Four colonies were used and 7 trials were conducted per colony, totaling 350 disks offered per colony. The bioassay was terminated when the treatment was completely transported by foragers into the colony. The total number of transported disks was counted for each treatment.
First, the Shapiro-Wilk test was applied to determine whether the data were normally distributed or not. The proportion of aldehyde compounds on d 1, 7, and 14 was compared between colonies that received cycloheximide pellets and those that received pellets without cycloheximide, using the Mann-Whitney test for independent samples. The same test was used for comparison of the data of the Y-shaped choice system. The total number of transported disks was submitted to the Kruskal-Wallis test and Student-Newman-Keuls test as a post-test. A level of significance of 1% was adopted for all tests. The analyses were done through the program BioEstat 5.0 (Manaus, Amazônia, Brazil).
The fungus garden emitted 4 volatile substances, 2-methyl-propanal, 3-methylbutanal, pentanal, and hexanal, all of which are aldehydes (Fig. 3). The proportion of aldehydes was similar in the 4 colonies that received cycloheximide pellets and the colonies that received cycloheximide-free pellets (Fig. 4). We found no significant differences in the proportion of 2-methylpropanal [d 1 (U = 1.29; n = 4; P > 0.01), d 7 (U = 2.16; n = 4; P > 0.01), d 14 (U = 1.87; n = 4; P > 0.01)]; 3-methylbutanal [d 1 (U = 1.01; n = 4; P > 0.01), d 7 (U = 2.02; n = 4; P > 0.01), d 14 (U = 1.88; n = 4; P > 0.01)]; pentanal [d 1 (U = 2.30; n = 4; P > 0.01), d 7 (U = 0.86; n = 4; P > 0.01), d 14 (U = 0.86; n = 4; P > 0.01)]; or hexanal [d 1 (U = 0.57; n = 4; P > 0.01), d 7 (U = 0.10; n = 4; P > 0.01), d 14 (U = 1.29; n = 4; P > 0.01)] between colonies that received cycloheximide pellets and those that received pellets without cycloheximide.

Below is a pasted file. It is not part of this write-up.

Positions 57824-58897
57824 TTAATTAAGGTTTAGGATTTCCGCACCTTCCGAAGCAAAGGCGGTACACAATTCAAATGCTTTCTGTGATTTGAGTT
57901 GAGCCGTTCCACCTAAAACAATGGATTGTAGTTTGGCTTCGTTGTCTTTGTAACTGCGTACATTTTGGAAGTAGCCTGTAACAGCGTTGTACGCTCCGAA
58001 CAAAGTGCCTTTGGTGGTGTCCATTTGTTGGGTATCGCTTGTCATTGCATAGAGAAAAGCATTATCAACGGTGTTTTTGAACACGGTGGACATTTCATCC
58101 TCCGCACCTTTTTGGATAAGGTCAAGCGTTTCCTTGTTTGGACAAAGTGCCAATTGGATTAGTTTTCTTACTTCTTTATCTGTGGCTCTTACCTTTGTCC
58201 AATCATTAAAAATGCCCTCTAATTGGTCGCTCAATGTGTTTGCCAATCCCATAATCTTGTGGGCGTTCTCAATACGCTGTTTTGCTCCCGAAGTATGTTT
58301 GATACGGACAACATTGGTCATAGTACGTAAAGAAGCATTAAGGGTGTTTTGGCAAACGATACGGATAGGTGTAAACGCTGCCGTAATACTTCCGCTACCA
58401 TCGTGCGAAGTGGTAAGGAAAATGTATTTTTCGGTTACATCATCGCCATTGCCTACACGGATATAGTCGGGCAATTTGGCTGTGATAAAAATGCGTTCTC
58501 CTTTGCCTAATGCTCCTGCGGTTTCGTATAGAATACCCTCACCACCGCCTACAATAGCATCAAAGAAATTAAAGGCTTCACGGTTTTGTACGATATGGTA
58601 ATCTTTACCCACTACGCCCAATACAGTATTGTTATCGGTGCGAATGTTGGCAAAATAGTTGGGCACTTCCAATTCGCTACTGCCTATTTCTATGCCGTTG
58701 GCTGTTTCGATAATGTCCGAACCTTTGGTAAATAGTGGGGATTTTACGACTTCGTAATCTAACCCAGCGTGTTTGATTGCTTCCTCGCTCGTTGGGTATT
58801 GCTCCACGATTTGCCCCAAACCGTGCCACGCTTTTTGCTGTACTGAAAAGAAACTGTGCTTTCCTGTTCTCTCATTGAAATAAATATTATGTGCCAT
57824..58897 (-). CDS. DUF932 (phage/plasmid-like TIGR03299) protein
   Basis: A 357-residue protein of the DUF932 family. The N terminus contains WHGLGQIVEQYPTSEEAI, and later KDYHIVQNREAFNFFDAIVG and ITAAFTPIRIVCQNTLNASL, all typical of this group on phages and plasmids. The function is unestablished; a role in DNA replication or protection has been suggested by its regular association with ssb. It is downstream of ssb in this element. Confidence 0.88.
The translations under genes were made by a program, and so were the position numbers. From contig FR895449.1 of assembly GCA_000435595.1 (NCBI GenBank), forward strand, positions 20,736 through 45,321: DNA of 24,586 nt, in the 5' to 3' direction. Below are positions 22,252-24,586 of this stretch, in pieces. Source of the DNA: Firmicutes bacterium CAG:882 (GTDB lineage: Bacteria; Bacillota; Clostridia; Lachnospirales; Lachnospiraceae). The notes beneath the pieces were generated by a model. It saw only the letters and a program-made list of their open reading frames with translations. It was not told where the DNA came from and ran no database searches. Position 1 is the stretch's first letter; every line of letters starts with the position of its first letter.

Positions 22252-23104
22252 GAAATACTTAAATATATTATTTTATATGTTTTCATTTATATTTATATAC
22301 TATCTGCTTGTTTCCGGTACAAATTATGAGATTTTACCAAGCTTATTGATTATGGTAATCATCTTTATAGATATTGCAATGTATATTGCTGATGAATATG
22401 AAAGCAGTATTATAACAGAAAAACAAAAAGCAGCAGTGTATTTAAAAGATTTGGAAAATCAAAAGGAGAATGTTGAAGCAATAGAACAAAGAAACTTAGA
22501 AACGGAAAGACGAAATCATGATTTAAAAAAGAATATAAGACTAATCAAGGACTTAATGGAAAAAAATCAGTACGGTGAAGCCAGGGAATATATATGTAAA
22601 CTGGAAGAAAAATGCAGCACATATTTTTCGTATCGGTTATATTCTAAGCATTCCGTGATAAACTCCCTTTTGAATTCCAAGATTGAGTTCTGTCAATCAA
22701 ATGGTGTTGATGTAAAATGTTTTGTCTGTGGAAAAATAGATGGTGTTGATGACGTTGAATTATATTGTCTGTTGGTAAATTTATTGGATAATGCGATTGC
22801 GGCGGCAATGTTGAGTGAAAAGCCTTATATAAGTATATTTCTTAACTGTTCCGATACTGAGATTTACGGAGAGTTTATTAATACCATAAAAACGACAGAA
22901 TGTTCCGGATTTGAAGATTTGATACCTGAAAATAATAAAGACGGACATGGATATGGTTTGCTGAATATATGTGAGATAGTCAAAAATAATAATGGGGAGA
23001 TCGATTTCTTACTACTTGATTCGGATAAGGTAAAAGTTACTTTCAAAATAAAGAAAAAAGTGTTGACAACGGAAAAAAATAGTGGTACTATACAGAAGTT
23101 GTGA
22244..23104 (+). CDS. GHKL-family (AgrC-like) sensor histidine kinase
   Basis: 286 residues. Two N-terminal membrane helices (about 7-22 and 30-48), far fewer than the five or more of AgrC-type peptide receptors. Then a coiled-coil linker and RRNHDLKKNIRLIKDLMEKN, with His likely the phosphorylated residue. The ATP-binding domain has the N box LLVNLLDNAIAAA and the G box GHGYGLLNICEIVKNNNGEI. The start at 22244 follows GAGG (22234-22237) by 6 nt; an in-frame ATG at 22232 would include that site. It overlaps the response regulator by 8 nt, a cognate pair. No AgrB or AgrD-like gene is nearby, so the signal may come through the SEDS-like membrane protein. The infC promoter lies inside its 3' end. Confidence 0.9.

Analysis of ant responses to healthy and unhealthy fungus gardens using a Y-shaped choice system (Fig. 2) revealed a strong attraction to the fungus garden, regardless of its health status (Fig. 5). We observed significant differences between healthy fungus vs. no fungus on d 1 (U = 42; n = 12; P < 0.01), between unhealthy fungus vs. no fungus on d 7 (U = 28.8; n = 12; P < 0.01), and between unhealthy fungus vs. no fungus on d 14 (U = 41.5; n = 12; P < 0.01). On the other hand, there were no significant differences between healthy fungus vs. healthy fungus on d 1 (U = 0.54; n = 12; P > 0.01), between unhealthy fungus vs. healthy fungus on d 7 (U = 24.8; n = 12; P > 0.01), or between unhealthy fungus vs. healthy fungus on d 14 (U = 0.054; n = 12; P > 0.01).
As expected, a significant difference was detected among treatments with healthy and unhealthy fungus extracts (Fig. 6) (Kruskal-Wallis test, H = 27.15; df = 4; P < 0.001). The disks with healthy fungus extract were highly transported by foragers (175 disks), with a significant difference compared to disks with unhealthy fungus extract on d 7 (59 disks, P < 0.001) and disks with unhealthy fungus extract on d 14 (89 disks, P < 0.001). However, the number of transported disks with healthy fungus extract was not significantly different from the number of disks with dichloromethane (155 disks, P = 0.5542), or of disks without dichloromethane and extracts (182 disks, P = 0.7858).
One of the major findings in this study is that the aldehyde compounds released by the fungus garden were the same in colonies that received cycloheximide pellets and colonies that received cycloheximide-free pellets on d 1, 7, and 14 (Fig. 3). This result does not corroborate the study suggested by North et al. (1999) that a volatile semiochemical emitted by the fungus garden regulates the selection of plants by leaf-cutting ant foragers, which is interpreted as a communication between the symbiotic fungus and leaf-cutting ant workers. They showed that the ants learn to reject plants containing chemicals that are harmful to the fungus. After an initial period of acceptance, ants from laboratory nests stopped harvesting granular bait containing a fungicidal agent (cycloheximide) and orange peel. In contrast, studies show that cycloheximide causes mortality to leaf-cutting ant and fungal workers, and thus may promote pellet rejection due to worker mortality and fungus garden breakage (Sousa et al. 2017).